By Matthew Santamaria (

Two people impacted by Huntington’s disease (HD) fell in love and they were ready to battle HD together. 

HD is a fatal genetic disorder that causes the progressive breakdown of nerve cells in the brain. It deteriorates a person’s physical and mental abilities during their prime working years and has no cure. 

In 1980, Washington resident Paula Felman was previously married to Robert. The couple had their first child, Dallas. He was only three days old when they received a phone call from a family member surprised that the couple had a child with the risk of HD in the family. Every child of a parent with HD has a 50/50 chance of inheriting the faulty gene. 

“We had no clue that Robert possibly carried the HD gene,” said Paula. “We didn’t understand what that meant and we went on with our lives.” 

In that same year, Mark Felman and his wife, Betty, (who are also from Washington) welcomed their daughter, Stacy, into the world. Before Stacy was born, Mark was concerned about Betty’s health. 

“I could tell something was wrong, but I didn’t know what,” said Mark. “Then, I found out her mother had passed away from a disease called HD. That was my first exposure to it.” 

In 1987, Betty’s symptoms progressed to the point where they would visit a geneticist at the HDSA Center of Excellence at Oregon Health & Science University. The HDSA Centers of Excellence provide an elite team approach to HD care and research. Professionals have extensive experience working with families affected by HD and work together to provide families with the best HD care program.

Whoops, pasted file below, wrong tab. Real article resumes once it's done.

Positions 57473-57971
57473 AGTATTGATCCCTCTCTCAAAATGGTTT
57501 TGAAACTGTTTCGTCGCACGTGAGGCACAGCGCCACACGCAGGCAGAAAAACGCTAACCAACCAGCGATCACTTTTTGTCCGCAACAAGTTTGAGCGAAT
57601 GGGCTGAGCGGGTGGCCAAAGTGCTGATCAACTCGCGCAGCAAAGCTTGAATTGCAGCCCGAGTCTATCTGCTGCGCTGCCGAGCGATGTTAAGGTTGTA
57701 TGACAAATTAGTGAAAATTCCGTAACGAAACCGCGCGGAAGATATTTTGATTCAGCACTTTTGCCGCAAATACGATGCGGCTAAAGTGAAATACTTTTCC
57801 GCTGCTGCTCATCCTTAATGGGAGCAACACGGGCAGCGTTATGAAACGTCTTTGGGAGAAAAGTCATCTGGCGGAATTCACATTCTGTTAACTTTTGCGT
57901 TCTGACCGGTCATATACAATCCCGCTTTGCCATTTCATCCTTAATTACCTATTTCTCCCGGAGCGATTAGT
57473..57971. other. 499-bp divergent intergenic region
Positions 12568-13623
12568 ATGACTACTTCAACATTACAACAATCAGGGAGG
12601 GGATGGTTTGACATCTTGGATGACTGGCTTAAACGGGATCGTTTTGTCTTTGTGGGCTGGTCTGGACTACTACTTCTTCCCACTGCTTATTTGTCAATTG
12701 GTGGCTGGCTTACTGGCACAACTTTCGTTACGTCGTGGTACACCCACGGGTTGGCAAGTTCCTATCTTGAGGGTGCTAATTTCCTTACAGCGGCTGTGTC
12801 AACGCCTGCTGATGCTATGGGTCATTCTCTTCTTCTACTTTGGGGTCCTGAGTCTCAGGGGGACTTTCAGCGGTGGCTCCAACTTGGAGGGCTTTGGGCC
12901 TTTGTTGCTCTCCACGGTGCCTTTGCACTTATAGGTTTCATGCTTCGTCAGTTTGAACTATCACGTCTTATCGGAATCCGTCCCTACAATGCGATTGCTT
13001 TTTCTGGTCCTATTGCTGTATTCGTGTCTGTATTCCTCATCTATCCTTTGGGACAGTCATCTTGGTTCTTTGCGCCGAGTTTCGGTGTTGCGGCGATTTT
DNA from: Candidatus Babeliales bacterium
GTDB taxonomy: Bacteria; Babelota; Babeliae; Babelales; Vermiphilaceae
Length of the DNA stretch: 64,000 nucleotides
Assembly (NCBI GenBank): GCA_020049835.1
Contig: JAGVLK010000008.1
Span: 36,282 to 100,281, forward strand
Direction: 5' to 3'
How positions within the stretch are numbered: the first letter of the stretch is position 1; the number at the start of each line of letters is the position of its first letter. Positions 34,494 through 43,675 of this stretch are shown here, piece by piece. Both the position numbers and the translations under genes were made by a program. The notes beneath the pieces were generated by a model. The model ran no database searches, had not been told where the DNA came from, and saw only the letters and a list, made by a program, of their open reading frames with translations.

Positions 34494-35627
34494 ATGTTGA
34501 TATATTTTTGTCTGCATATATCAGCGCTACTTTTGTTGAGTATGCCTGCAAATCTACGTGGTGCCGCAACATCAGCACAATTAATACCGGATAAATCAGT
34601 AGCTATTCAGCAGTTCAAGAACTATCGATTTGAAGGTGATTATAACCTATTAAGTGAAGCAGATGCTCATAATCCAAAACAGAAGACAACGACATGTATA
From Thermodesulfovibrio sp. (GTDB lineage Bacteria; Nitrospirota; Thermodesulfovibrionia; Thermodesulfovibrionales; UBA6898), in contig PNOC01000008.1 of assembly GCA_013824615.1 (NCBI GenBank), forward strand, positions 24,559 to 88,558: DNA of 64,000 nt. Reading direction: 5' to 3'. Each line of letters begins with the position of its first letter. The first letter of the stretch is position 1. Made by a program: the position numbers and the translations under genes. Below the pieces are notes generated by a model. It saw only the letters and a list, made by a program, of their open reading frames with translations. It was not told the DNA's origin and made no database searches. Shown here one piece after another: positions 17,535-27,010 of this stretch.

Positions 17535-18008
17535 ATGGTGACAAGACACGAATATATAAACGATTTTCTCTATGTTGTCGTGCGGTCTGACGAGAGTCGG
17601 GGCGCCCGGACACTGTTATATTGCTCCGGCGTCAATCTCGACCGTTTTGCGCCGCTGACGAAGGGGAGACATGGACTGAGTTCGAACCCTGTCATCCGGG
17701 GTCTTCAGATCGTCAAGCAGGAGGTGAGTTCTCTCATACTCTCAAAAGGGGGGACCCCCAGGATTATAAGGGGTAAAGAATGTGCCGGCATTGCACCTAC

“I could tell by the look on their faces that Betty had HD,” Mark explains. “They had her talk to a person about mental health and what stage she was in the disease. They put me in a room with a bunch of clinicians and started talking to me about the disease. Within an hour and a half, our whole world changed. Everything went topsy-turvy overnight.” 

The symptoms of HD are described as having ALS, Parkinson’s, and Alzheimer’s – simultaneously. Symptoms include personality changes, mood swings, depression, forgetfulness, impaired judgment, unsteady gait, involuntary movements, slurred speech, difficulty in swallowing, and significant weight loss.  

Both marriages would deteriorate and end in divorce. Not long after, Mark and Paula’s paths crossed while working in the same building. They started dating as they would soon learn that both of them were a part of an HD family. 

“Right away we had a connection,” said Paula. “We had an understanding.” 

In 1991, Mark and Paula got married as their children were 10-years-old.